As to the state of rapport between the British and American commands in WWII, I would refer you to the movie "Patton". I am assured by several senior members of our local American Legion Post that the portrayal in this movie is entirely accurate. The supreme Allied Commander was an American (Eisenhower) and the Supreme NATO Commander since the war has always been an American General.
This does not mean that there was no cooperation in specific cases, or out of immediate necessity, but the ultimate authority has always been the American Chain of Command. (At least until Bubba got hold of it!)
On May 3, 1994, President Clinton signed Presidential Decision Directive 25 (PDD-25), a policy directive outlining the administration's position on reforming multilateral peace operations. PDD-25 defined requirements that must be satisfied before the U.S. will participate in international peacekeeping operations. In one of PDD-25's provisions, the Clinton Administration clarified the position of the United States with regarding command and control of United States military personnel participating in a multilateral peacekeeping operations. The Directive defines "command" of United States armed forces and "operational control" of those forces, distinguishes between the two, and maintains that the President never relinquishes "command" over United States military personnel, even though he he may place United States military personnel under the "operational control" of a non-U.S. commander for limited and defined purposes. If the U.S. relinquished "command" over those forces then they wouldn't be able to recall them or replace them with other units. But that didn't happen.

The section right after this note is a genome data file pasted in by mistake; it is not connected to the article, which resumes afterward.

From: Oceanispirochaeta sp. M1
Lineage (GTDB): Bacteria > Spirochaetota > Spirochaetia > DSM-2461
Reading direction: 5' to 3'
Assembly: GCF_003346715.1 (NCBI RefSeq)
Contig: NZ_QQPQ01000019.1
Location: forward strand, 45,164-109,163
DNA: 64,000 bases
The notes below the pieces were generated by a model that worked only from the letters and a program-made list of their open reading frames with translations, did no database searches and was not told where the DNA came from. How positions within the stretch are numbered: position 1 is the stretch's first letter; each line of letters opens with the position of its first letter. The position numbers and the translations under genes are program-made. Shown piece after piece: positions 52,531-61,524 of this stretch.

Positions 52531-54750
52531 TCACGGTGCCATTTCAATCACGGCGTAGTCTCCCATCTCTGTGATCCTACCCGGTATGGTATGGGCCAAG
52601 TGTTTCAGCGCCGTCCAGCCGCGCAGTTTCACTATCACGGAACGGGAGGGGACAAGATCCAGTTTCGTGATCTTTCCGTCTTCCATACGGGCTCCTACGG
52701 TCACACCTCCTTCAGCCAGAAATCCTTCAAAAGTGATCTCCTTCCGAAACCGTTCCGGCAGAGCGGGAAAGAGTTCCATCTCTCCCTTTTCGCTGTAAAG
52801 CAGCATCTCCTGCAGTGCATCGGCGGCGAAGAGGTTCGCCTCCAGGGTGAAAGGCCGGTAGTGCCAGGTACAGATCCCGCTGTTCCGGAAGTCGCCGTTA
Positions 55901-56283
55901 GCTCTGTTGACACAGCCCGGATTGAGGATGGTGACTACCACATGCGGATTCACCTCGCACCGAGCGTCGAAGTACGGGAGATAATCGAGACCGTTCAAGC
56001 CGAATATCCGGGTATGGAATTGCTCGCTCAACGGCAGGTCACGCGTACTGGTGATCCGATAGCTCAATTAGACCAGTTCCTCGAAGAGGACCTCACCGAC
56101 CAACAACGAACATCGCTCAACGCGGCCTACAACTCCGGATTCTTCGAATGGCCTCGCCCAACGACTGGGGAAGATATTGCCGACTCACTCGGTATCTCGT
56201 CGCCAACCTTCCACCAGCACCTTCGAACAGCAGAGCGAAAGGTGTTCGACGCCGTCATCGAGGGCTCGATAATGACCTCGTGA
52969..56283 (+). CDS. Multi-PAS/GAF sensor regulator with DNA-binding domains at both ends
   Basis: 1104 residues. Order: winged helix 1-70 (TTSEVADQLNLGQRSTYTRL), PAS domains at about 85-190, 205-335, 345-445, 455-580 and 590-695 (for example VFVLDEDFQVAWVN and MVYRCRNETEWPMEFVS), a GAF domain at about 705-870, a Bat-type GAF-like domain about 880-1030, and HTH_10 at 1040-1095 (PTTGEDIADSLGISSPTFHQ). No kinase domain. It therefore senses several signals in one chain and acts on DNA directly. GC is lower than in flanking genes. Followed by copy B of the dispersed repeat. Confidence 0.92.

Given those parameters then the U.S. frequently placed whole armies under foreign operational control during World War II, while maintaining overall command over those forces.